Thirteen media professionals and scholars have been named to residential fellowships at The Freedom Forum Media Studies Center at Columbia.
The fellowships, among the most competitive in the world, support studies of media and communications issues that have yielded best-selling books, an electronic newspaper, software and databases, media feedback systems and television programs.
Approximately 12-14 spots are awarded each year.
"Taking up problem-solving projects with real public benefit, the fellows reinforce the Center's charter principle of promoting mutual understanding through different ways of knowing," said Everette E. Dennis, executive director of the Center and a senior vice president at The Freedom Forum.
Among this year's projects are studies investigating media coverage of race, civil rights, welfare and crime, and several examinations of the media marketplace and its effects on content and information.
Other projects include two comparative analyses of U.S. and Canadian media, a study of China's evolving media system, a history of culture and communication and a look at the media trial of O.J. Simpson.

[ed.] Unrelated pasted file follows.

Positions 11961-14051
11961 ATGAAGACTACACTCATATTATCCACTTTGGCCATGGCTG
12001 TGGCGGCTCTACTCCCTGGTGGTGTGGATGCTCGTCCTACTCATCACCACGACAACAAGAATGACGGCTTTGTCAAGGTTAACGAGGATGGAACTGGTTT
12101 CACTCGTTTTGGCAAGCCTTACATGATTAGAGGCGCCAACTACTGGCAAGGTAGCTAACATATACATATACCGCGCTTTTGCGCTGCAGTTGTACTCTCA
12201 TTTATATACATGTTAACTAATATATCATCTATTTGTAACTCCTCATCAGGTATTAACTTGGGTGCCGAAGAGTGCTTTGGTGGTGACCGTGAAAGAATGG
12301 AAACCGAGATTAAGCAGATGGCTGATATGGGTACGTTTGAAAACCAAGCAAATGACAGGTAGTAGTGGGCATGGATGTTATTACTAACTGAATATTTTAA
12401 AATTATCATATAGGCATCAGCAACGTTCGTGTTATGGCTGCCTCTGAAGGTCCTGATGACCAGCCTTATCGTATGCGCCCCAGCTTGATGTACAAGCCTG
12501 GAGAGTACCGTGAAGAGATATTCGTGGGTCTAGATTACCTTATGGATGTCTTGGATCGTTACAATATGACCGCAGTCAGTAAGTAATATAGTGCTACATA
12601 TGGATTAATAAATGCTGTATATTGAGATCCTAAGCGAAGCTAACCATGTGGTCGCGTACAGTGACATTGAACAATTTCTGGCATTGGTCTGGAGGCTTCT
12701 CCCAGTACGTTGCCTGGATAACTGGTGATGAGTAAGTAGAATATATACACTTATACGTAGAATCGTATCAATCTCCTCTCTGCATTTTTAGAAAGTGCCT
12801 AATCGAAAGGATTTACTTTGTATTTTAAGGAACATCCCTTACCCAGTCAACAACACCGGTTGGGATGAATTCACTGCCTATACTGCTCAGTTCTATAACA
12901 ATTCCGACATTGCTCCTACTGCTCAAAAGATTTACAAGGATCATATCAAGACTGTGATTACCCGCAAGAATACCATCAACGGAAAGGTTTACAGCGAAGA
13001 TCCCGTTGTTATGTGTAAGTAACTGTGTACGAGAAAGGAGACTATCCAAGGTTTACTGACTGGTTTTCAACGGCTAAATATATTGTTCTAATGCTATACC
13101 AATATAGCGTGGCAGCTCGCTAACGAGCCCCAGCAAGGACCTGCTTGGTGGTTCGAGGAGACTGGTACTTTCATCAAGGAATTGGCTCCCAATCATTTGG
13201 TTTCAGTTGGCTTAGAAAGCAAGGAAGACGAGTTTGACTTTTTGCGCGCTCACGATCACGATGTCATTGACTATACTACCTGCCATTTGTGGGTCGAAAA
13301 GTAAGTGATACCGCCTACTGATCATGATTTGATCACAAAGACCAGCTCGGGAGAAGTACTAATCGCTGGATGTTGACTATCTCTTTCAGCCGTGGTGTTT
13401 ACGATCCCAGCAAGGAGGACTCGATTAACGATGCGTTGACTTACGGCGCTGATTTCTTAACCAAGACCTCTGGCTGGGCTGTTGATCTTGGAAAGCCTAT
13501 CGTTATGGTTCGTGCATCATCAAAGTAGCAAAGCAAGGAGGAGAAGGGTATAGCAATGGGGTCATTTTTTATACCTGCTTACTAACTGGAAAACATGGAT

Senior fellows for 1995-96 are:
Joining the Center as fellows are:
Accepting research fellowships are:
Fellowships, which last up to an academic year, are categorized in three ways: senior fellowships awarded to veteran media professionals and senior scholars who have made major contributions to the industry or academy; fellowships for midcareer journalists and educators; and research fellowships for promising individuals with five to eight years of experience.
Fellows receive a stipend, housing allowance, office, research assistance and other resources.
In operation since 1985, the fellowship program has attracted 146 individuals to date, including many of the world's leading journalists, broadcast executives and scholars.
Their work has resulted in more than 90 books, hundreds of articles and monographs, as well as a training center for international journalists.
The Center received approximately 2,000 inquiries about fellowships this year, conducted some 500 formal interviews and considered more than 110 semi-finalists.
Fellows are named by a selection committee headed by Columbia President Emeritus Michael Sovern, chairman of the Center's National Advisory Committee. Selection committee members include Associated Press president and chief executive officer Louis D. Boccardi; ABC White House correspondent Ann Compton, and representatives of the Center and its parent foundation, The Freedom Forum.